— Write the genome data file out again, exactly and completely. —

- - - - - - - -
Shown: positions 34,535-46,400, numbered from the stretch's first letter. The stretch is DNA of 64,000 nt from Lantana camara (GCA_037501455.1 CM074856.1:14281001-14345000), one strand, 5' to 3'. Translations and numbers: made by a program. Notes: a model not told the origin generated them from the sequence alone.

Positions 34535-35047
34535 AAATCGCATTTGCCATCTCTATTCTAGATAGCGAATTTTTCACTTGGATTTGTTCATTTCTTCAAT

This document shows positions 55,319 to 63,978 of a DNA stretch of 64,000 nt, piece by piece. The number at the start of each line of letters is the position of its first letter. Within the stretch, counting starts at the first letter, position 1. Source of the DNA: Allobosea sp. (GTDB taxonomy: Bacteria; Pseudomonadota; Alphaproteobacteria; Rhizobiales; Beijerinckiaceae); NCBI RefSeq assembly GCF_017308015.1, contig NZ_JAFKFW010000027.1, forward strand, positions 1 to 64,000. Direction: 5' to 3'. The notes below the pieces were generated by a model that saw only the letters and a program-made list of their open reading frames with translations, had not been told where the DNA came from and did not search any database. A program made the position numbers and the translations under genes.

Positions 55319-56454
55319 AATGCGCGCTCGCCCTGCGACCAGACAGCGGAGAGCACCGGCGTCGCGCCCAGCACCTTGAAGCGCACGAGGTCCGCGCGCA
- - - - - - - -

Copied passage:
Shown: positions 34,535-46,400, numbered from the stretch's first letter. The stretch is DNA of 64,000 nt from Lantana camara (GCA_037501455.1 CM074856.1:14281001-14345000), one strand, 5' to 3'. Translations and numbers: made by a program. Notes: a model not told the origin generated them from the sequence alone.

Positions 34535-35047
34535 AAATCGCATTTGCCATCTCTATTCTAGATAGCGAATTTTTCACTTGGATTTGTTCATTTCTTCAAT

This document shows positions 55,319 to 63,978 of a DNA stretch of 64,000 nt, piece by piece. The number at the start of each line of letters is the position of its first letter. Within the stretch, counting starts at the first letter, position 1. Source of the DNA: Allobosea sp. (GTDB taxonomy: Bacteria; Pseudomonadota; Alphaproteobacteria; Rhizobiales; Beijerinckiaceae); NCBI RefSeq assembly GCF_017308015.1, contig NZ_JAFKFW010000027.1, forward strand, positions 1 to 64,000. Direction: 5' to 3'. The notes below the pieces were generated by a model that saw only the letters and a program-made list of their open reading frames with translations, had not been told where the DNA came from and did not search any database. A program made the position numbers and the translations under genes.

Positions 55319-56454
55319 AATGCGCGCTCGCCCTGCGACCAGACAGCGGAGAGCACCGGCGTCGCGCCCAGCACCTTGAAGCGCACGAGGTCCGCGCGCA